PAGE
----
It’s a little counterintuitive, but it doesn’t actually matter what type of particle you are. Whether you’re matter or antimatter; whether you’re massive or massless; whether you’re a fundamental, indivisible particle or a composite one are all irrelevant. The fabric of the Universe is curved, and that curvature is what determines how everything moves through the Universe.
It seems like an open-and-shut case, then. When we look out at a distant galaxy cluster, we know that its mass distorts the fabric of space. When we view the light coming from distant objects either within or beyond that galaxy cluster, we know (and observe) that the light — even though it’s massless — follows the path determined by this curved space.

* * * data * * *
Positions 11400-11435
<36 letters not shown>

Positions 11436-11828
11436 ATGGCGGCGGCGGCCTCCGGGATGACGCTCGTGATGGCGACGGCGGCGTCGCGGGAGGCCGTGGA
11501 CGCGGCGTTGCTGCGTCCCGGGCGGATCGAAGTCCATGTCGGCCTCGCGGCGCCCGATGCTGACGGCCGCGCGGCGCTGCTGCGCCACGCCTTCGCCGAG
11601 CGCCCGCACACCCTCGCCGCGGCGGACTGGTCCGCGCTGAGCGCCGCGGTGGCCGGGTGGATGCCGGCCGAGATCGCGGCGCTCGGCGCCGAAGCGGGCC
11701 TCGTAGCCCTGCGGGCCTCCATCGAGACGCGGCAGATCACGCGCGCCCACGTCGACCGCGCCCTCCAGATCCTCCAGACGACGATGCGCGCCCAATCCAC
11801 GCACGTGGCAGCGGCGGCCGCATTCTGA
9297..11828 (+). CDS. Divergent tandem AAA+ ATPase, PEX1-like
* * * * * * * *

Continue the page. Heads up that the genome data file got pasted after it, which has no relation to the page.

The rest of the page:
There’s every reason to expect that gravitational waves will behave similarly.
They do share a number of properties with photons, including:
- they’re massless,
- they travel at the speed of light,
- and, perhaps most importantly, they do carry energy.
This last part about carrying energy is very important, because that’s what responds to curved spacetime.
Like light, gravitational waves have a wavelength. Like light, they carry an energy that’s defined by their wavelength and intensity/amplitude. And, like light, its wavelength gets stretched as the Universe expands.
This last part allows us to move from the realm of the theoretical into the realm of the observational. We have observed a number of different gravitational waves thanks to LIGO: 11 at last count. These all correspond to merging, massive, compact objects, where even the closest one was over 100 million light years distant. With light-travel-times (or gravitational-wave-travel-times) this large, the expansion of the Universe is important, and when we measure the waves that passed through Earth, we can see that they were definitively stretched by the effects of the Universe’s expansion.